Experts from the Massachusetts Institute of Technology (MIT) created a study recording behavior of pilots landing at Dallas/Fort Worth Airport,[1]:142 which aimed to see whether pilots were willing to land in thunderstorms. Within a total of 1,952 thunderstorm encounters, 1,310 pilots (67 percent) flew into thunderstorms during landing attempts.[1]:142 The study found that pilots exhibited more recklessness if they fell behind schedule, if they were attempting to land at night, and if aircraft in front of them successfully landed in bad weather. In a later interview, Greg Feith, the lead NTSB investigator, said he was surprised to learn that pilots exhibited this behavior.[5] Feith added that the pilots may have exhibited "get there-itis" as the pilots knew that they were approaching their 14-hour duty limits.[5][6]

Legal issues[edit]

Multiple lawsuits were filed after the crash and on December 15, 1999, the Judicial Panel on Multidistrict Litigation consolidated the various federal lawsuits over the crash for consolidated and coordinated pretrial proceedings and assigned the case to the late United States District Court Senior Judge Henry Woods of the Eastern District of Arkansas. In the lawsuits the passengers sought compensatory and punitive damages from American Airlines.

From the beginning Judge Woods separated the passenger cases into two groups: domestic and international passengers, because different laws governed the rights of the claimants in each category. For example, passengers traveling on international tickets were prohibited by an international treaty (the Warsaw Convention) from recovering punitive damages. Therefore, Judge Woods ruled only the domestic passengers would be permitted to pursue punitive damages claims.[7]

Meanwhile, the National Transportation Safety Board issued its determination on the cause of the crash:[1]:169–170

The National Transportation Safety Board determines that the probable causes of this accident were the flight crew's failure to discontinue the approach when severe thunderstorms and their associated hazards to flight operations had moved into the airport area and the crew's failure to ensure that the spoilers had extended after touchdown.

Contributing to the accident were the flight crew's (1) impaired performance resulting from fatigue and the situational stress associated with the intent to land under the circumstances, (2) continuation of the approach to a landing when the company's maximum crosswind component was exceeded, and (3) use of reverse thrust greater than 1.3 engine pressure ratio after landing.

The compensatory damages claims proceeded first. American Airlines "admitted liability for the crash and individual trials were scheduled to assess the proper amount of compensatory damages. Thereafter American Airlines reached settlement agreements with a majority of the domestic Plaintiffs."[8]

"Three compensatory damages trials involving domestic Plaintiffs were ultimately tried to a jury and awards of $5.7 million, $3.4 million and $4.2 million were made."[8] These three Plaintiffs pursued but ultimately lost their claims for punitive damages. The District Court granted summary judgment in American Airlines' favor on punitive damages, finding under Arkansas law the evidence was insufficient to submit the issue to a jury to decide.[8] This ruling was later upheld on appeal.[9]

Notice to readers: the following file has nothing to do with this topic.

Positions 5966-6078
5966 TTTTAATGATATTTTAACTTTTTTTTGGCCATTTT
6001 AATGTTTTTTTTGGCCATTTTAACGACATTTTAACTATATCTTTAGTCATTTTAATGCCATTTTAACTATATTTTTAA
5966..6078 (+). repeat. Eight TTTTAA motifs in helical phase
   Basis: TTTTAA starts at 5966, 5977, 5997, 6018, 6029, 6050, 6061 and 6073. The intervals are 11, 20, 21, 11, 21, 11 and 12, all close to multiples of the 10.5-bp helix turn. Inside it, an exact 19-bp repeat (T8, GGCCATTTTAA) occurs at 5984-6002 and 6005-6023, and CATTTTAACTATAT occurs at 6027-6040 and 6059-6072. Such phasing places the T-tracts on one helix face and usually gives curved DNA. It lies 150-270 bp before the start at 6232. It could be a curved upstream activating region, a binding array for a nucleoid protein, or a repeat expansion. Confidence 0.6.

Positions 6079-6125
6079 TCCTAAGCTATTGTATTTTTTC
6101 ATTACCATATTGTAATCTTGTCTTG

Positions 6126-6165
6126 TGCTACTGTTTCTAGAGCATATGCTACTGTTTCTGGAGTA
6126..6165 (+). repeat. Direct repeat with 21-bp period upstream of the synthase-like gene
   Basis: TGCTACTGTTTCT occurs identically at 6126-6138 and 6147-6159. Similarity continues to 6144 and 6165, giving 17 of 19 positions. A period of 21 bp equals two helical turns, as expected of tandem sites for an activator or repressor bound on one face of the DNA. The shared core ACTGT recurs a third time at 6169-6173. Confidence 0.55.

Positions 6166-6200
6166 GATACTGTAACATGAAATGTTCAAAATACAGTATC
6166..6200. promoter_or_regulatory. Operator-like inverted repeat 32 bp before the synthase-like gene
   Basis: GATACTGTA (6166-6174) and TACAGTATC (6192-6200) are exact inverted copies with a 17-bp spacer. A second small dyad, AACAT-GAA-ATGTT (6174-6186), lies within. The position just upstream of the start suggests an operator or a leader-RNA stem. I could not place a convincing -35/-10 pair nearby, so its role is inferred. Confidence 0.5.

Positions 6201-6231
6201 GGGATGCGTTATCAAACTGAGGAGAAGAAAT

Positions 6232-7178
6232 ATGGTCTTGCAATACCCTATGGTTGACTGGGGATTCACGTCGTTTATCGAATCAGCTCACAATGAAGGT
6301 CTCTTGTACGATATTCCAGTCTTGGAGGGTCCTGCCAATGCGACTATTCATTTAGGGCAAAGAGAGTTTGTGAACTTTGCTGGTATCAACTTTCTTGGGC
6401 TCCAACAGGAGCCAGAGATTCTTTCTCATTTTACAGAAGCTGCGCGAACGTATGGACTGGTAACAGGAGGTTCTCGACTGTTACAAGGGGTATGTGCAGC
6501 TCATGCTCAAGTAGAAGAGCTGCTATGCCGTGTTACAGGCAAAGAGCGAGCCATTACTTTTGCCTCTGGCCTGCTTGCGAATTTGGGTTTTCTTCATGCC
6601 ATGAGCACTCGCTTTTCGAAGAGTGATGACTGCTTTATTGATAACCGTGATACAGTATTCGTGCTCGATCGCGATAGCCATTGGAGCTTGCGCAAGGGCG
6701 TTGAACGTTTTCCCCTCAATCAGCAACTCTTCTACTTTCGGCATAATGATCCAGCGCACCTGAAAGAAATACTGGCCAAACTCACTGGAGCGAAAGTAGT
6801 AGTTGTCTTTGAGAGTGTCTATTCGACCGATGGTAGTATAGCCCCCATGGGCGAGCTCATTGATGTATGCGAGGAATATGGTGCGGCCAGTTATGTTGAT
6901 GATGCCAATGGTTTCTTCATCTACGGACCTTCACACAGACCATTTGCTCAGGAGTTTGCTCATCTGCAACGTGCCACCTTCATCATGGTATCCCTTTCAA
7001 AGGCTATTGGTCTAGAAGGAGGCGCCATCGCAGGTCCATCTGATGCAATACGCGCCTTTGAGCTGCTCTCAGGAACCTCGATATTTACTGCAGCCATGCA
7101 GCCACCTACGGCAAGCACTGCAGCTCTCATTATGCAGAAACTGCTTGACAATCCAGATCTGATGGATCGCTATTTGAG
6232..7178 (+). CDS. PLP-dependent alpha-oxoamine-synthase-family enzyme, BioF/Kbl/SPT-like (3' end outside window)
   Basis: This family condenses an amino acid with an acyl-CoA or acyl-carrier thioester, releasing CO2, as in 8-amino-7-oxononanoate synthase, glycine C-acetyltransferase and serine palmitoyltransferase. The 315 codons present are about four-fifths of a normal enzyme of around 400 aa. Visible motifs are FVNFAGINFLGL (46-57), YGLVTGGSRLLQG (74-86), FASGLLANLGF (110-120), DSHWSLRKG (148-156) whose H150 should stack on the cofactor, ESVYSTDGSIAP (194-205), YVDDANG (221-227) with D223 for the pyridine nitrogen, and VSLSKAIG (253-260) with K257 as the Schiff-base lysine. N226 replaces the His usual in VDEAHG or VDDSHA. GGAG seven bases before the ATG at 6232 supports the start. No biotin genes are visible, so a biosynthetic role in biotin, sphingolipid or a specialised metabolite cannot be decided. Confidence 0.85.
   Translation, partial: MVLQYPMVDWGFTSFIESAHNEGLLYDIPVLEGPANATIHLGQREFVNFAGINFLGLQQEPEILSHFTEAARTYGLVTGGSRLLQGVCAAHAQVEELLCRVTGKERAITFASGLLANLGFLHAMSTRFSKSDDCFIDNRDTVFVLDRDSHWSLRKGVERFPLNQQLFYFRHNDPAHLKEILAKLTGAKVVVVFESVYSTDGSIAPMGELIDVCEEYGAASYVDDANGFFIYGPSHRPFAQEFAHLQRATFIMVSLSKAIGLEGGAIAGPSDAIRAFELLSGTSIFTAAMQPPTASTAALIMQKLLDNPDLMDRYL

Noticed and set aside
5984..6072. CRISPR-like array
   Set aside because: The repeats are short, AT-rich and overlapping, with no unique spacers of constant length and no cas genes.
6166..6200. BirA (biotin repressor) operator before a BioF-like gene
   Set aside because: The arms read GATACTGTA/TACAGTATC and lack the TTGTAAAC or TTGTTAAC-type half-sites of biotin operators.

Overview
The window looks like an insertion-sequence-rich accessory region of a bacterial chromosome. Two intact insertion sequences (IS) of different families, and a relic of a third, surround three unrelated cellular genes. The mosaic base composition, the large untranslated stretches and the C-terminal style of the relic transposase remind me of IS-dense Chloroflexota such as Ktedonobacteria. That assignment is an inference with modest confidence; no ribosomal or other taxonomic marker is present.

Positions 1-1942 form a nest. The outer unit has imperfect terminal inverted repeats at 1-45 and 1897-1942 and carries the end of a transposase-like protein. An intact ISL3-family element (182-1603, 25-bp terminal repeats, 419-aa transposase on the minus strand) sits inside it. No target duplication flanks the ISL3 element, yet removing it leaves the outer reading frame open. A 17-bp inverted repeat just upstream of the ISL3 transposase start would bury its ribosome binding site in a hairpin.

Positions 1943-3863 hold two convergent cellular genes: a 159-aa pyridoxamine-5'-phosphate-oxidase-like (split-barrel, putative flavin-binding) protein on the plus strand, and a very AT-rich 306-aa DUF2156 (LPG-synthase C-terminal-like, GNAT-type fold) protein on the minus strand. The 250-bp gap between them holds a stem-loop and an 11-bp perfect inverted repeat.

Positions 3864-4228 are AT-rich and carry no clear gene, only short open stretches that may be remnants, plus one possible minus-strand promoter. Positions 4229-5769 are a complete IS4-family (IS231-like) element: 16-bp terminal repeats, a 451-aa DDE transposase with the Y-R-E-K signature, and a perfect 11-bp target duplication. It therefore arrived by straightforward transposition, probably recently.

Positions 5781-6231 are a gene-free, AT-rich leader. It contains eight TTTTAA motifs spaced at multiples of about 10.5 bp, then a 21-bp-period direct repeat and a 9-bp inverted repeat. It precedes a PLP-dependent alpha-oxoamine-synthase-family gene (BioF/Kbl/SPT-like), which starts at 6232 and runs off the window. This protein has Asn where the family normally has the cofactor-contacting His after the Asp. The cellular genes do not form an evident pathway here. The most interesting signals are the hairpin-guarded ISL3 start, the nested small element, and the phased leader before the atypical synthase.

In upholding summary judgment for American Airlines on punitive damages, the United States Court of Appeals for the Eighth Circuit explained:[9]

We agree with the district court that the only conduct that might support an award of punitive damages was that of Captain Buschmann and First Officer Origel in the last sixteen minutes of the flight, that is, their conduct beginning with the decision to continue the approach into Little Rock after the air traffic controller there confirmed that a thunderstorm had hit the airport. Before then, the flight crew, having notice of the possible inclement weather in Little Rock, took an uncontroversial "wait-and-see" attitude to landing, having the ability at any time to divert the aircraft's course to Nashville or another alternate location. The decision to take off, and the conduct during the flight up to this time, cannot reasonably be deemed negligent, let alone sufficiently reckless to justify a punitive damages award.

The parties dispute whether the evidence is such that a reasonable jury could find that the disposition or mental state of one or both members of the flight crew had a degree of willfulness, wantonness, or conscious indifference to the risk that the crew would crash the aircraft due to the inclement weather sufficient to allow an inference of malice. American Airlines contends that, because the crash would not have occurred had the spoilers been activated, the proper inquiry is whether the failure to deploy the spoilers was itself the product of the type of mental state justifying punitive damages. The PSC however, contends that this inquiry is too narrow, and that the decision to proceed with the landing in inclement weather was itself a proximate cause of the crash because the events leading up to the crash were cumulative in nature. According to the PSC's theory, a reasonable jury could find that the flight crew neglected to deploy the spoilers because they became distracted and had too much to do as a result of their egregious decision to land the aircraft in the inclement weather.